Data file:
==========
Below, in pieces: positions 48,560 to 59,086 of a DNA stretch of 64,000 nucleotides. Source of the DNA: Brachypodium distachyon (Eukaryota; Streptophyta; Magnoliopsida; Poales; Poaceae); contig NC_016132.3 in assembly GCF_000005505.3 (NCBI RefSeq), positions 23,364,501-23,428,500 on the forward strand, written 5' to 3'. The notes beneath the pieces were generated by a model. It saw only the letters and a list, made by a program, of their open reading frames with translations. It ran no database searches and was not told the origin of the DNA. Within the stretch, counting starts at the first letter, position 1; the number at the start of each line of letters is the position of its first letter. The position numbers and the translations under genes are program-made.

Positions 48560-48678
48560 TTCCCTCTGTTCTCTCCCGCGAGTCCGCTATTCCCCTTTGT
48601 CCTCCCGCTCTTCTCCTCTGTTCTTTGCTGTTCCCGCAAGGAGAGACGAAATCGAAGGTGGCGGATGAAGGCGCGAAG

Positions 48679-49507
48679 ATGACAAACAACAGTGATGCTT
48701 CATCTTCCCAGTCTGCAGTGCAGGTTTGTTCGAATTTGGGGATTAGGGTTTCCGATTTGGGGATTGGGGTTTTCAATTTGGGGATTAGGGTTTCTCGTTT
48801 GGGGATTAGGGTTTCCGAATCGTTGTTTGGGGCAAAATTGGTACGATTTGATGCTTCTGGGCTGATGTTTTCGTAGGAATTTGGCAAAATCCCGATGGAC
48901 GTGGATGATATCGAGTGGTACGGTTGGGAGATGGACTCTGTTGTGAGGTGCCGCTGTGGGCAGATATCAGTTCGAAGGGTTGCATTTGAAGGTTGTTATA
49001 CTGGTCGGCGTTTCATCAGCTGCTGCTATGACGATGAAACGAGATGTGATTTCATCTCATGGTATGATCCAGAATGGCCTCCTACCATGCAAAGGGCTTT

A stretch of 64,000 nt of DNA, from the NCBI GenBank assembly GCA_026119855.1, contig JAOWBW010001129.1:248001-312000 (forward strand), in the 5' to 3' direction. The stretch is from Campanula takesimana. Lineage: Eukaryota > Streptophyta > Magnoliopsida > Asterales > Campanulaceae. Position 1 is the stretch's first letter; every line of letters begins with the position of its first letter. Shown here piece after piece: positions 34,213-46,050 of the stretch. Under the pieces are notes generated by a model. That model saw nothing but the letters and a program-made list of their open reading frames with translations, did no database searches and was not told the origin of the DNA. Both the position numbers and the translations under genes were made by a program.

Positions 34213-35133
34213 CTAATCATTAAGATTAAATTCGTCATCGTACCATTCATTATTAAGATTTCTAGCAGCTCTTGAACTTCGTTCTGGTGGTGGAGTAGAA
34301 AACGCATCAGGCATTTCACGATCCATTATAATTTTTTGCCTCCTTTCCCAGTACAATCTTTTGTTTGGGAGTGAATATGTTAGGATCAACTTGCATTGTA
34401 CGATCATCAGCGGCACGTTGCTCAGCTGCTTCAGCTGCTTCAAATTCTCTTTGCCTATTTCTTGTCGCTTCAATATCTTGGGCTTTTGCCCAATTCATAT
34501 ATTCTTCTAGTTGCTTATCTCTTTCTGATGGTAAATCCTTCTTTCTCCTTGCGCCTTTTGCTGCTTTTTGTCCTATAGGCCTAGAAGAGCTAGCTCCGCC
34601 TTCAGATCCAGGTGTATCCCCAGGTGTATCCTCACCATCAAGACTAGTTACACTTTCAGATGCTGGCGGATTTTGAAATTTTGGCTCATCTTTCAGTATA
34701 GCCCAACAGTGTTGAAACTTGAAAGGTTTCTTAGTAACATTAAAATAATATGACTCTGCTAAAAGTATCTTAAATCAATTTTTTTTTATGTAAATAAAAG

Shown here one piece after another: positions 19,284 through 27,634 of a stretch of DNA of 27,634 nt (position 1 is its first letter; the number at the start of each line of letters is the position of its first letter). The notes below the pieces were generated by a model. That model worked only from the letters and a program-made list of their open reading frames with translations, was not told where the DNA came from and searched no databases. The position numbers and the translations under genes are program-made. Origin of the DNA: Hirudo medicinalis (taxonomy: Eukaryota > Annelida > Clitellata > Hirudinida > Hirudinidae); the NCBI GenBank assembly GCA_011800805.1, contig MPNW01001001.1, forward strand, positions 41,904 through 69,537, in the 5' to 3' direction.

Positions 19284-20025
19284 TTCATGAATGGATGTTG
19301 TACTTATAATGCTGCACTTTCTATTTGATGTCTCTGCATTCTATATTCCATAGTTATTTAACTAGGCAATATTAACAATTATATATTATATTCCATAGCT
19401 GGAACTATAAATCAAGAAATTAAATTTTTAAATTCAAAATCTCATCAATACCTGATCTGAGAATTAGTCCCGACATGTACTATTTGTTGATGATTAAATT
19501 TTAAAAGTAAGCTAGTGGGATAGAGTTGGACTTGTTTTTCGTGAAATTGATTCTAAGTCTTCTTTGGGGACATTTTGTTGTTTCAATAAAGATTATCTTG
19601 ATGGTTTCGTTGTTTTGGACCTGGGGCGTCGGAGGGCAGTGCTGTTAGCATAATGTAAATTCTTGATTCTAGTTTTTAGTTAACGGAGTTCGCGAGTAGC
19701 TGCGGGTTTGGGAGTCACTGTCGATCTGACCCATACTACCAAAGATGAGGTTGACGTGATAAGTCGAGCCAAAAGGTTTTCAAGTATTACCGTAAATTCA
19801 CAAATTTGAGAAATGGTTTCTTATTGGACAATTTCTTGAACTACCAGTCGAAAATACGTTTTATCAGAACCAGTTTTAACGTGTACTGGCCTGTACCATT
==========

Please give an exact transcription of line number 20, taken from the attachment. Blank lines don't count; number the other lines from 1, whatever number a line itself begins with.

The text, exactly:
Positions 19284-20025